I was so glad to read in the papers this morning that the owner of the fateful Al-Dana dhow has been remanded in custody for 7 days by the public prosecutor and that he is facing manslaughter charges that if convicted will land him in prison for 5 years.
This is not an attack on Abdulla Al-Kobaisi’s person nor do I wish him ill; however, he completely flouted the most basic rules of safety in order to make a quick buck. His punishment, if and when it happens should be a good reminder to all of us in business that we have responsibilities to the safety of our employees and customers much more than just making money out of them. Providing a safe and secure work environment must be paramount and we shouldn’t just cut corners in order to make more money, or make it quicker because experience tells us time and again that only leads to disaster, much like Al-Dana catastrophe.
The government, which is in place to regulate and over-see business, if fully responsible as well and should not be left alone. Government officials – no matter who they are and what their position is – should be brought to book and they too must be made example of in order to ensure that the system works in a much more transparent way in the future. In order for this investigation to produce results, it must be independent and it also must be transparent, having the Minister of Interior to head it – with all due respect to him personally – is not a transparent thing to do, as I hold him too responsible for the failure of his ministry under which the Coast Guard is and who are implicated for not doing their job in ensuring that a vessel like Al-Dana should never have sailed.
This disaster also brings to the fore the disparate nature of the government and the complete failure in its procedures and communication systems: how can the Ministry of Commerce & Industry issue a commercial registration without ensuring that all other requirements have been satisfied? How can the Coast Guard not have objected to the instability of the boat’s structure and how can they not have seen this death-trap sail when it launches directly opposite their own main base?
How can an ex-sea-captain who is now in a position of an Undersecretary of the Ministry of Information which oversees tourism activities blatantly inaugurate this dhow and sail in it without raising an objection as to its suitability for the purpose? Or was his captaincy certification bought and paid for, rather than earned? In retrospect his qualifications serve no better purpose than toilet-paper, leave alone the fact that he has been taken from a position in the ports authority and planted in the Ministry of Information. What’s the correlation between the two jobs?
That brings another huge question to the surface and that is the suitability of the person for the job in government organisations which this amply demonstrates, unfortunately with the death of 58 innocent people, and the destitution of probably as many families.
As to the rescue efforts, thank goodness that it happened where it did, just off the US Navy base, who engaged in the rescue efforts within minutes of the incident, unlike the local services who allegedly only arrived on-site at least 30 minutes after the incident, and then added to the confusion rather than engaged in saving lives.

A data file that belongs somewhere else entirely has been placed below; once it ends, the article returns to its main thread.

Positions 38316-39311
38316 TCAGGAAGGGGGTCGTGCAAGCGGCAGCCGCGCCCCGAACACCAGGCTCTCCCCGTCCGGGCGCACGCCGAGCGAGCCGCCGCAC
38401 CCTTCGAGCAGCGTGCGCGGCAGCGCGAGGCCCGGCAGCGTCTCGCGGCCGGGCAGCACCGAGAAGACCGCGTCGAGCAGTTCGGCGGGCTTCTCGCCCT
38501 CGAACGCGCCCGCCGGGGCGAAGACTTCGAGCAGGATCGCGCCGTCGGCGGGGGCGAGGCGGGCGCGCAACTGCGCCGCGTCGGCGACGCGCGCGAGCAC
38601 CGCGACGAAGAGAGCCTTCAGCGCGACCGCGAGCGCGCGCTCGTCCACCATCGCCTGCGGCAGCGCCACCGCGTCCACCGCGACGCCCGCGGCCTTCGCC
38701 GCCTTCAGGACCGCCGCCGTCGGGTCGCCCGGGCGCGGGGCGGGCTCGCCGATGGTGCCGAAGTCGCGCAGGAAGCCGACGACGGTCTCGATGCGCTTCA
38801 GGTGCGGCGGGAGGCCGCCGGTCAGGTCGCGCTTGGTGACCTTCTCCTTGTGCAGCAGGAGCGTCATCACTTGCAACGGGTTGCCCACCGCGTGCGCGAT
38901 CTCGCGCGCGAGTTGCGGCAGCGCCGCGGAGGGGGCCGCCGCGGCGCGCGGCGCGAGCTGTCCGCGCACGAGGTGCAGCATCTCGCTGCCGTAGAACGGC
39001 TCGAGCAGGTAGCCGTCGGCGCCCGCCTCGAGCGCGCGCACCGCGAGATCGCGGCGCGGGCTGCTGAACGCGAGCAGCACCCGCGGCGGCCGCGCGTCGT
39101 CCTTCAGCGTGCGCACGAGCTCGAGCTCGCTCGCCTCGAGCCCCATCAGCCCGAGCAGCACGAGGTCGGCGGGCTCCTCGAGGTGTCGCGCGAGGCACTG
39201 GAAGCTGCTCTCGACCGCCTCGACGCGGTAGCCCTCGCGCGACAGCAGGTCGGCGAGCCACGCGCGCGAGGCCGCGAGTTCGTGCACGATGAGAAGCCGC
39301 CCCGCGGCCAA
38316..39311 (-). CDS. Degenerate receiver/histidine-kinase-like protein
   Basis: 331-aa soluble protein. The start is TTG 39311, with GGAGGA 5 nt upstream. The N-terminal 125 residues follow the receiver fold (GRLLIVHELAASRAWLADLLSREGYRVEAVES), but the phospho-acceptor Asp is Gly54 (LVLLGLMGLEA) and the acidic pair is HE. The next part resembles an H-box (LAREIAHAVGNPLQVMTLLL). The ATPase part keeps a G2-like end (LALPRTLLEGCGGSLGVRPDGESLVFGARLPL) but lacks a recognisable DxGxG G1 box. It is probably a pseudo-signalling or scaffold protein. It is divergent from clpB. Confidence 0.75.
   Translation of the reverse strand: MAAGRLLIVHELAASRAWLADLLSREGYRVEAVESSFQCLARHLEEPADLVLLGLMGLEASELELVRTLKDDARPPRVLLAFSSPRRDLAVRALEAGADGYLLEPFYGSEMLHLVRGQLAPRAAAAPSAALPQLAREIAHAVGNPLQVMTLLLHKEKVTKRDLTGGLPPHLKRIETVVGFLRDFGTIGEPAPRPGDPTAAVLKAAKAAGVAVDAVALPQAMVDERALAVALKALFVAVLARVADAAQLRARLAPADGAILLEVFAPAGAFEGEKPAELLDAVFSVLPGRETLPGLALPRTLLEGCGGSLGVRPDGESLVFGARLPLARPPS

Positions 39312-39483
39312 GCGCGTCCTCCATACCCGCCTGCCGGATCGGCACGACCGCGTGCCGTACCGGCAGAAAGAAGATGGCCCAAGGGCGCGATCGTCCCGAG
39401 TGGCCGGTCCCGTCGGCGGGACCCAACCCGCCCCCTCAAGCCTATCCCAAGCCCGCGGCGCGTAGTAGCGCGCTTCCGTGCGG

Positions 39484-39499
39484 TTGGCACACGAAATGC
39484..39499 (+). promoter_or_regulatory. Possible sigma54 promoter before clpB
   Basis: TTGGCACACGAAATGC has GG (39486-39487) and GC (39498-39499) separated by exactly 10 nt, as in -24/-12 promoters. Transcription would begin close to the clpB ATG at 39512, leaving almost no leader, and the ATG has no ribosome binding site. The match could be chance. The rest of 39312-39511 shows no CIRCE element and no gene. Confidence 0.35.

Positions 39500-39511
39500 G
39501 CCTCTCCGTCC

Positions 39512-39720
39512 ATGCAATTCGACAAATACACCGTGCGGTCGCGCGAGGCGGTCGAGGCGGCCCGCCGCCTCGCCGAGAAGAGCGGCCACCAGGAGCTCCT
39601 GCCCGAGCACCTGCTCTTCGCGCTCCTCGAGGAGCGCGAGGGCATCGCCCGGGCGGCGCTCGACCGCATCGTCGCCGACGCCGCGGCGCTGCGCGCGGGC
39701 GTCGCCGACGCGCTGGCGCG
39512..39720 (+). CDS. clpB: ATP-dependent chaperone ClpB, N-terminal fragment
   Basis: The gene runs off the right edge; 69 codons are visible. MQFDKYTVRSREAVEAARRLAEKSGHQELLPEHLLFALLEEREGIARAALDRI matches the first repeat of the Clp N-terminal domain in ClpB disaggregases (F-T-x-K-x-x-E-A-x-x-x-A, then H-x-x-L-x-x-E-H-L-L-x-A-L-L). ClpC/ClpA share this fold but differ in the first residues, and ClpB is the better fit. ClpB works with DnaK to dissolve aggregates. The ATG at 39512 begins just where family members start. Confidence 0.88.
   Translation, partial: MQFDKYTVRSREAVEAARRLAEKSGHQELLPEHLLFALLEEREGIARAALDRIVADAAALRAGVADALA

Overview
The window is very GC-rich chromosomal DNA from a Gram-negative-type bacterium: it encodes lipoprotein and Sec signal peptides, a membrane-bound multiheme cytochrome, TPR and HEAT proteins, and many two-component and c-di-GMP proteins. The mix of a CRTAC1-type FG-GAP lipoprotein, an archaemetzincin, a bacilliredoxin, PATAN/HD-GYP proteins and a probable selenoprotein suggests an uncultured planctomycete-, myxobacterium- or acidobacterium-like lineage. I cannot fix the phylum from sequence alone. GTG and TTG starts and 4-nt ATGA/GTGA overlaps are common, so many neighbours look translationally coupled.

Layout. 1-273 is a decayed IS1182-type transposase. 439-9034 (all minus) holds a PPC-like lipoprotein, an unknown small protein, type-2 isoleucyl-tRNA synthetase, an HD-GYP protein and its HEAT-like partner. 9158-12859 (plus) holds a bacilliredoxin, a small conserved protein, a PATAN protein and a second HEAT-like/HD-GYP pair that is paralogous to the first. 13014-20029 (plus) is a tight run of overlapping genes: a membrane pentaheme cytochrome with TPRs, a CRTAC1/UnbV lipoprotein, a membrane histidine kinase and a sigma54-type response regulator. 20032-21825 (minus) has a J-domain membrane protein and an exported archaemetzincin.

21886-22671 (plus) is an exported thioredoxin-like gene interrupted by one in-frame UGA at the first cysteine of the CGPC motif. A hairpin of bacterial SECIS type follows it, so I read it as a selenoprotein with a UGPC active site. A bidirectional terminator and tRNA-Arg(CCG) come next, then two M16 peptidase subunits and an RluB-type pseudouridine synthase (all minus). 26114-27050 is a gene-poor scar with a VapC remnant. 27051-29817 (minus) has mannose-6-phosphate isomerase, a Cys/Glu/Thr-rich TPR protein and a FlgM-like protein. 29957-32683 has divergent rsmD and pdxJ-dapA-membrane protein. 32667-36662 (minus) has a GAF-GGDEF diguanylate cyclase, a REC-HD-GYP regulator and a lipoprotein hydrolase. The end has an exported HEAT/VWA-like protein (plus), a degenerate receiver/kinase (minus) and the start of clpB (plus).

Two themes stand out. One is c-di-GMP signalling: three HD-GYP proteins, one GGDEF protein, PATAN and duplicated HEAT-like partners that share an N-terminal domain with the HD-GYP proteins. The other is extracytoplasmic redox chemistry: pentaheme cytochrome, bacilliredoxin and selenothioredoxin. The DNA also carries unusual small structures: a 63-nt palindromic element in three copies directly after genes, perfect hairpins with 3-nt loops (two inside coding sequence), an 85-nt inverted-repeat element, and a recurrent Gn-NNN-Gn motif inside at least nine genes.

Why is this? Do we not have a national emergency plan? Don’t we have a national disaster response centre? Isn’t there a joint disaster committee between all relevant government ministries like Health, Interior and Defence? Weren’t these things supposed to have been already in place after the Gulf Air disaster?
Of course they are supposed to be in place, but practically the Coast Guard is more concerned with the arts of fishing, the fire department is more concerned with the art of watching a building burn to the ground before arriving at the scene (let alone unrolling those hoses) and rescuing cats trapped in trees, the police are more concerned with beating demonstrators, the defence forces are more concerned with lazing around and each and every one of them having at least one extra job for the afternoons and sleeping at the various bases during those loooong mornings, and of course the traffic cops… well, looking cool in those shades and clearing streets only for dignitaries to pass through unhindered, while letting ambulances flounder in traffic jams created especially by those fantastic brainiacs at the “road planning” department or whatever they call it.
What planning exactly does it take to move congestion points from one location to another a few hundred meters down the road and creating a situation ten times worse than it has been before? Is it called planning when it takes over 30 minutes to travel a couple of kilometres? Can you imagine the number of people who die before receiving aid due to this kind of congestion scene which is endemic in Bahrain?
Well, on that particular night the count is 58. Thanks to the “efforts” of the various government departments.
What do you do with a government that moves from one huge failure to another? What do you do with one that is old, tired and riddled with corruption? What do you do with one that repeatedly values who one knows rather than how much knowledge and creativity a person can bring to a job?
I know that if I was in charge, I would humbly resign and offer an unreserved apology for my continuous failures.
But that’s just me.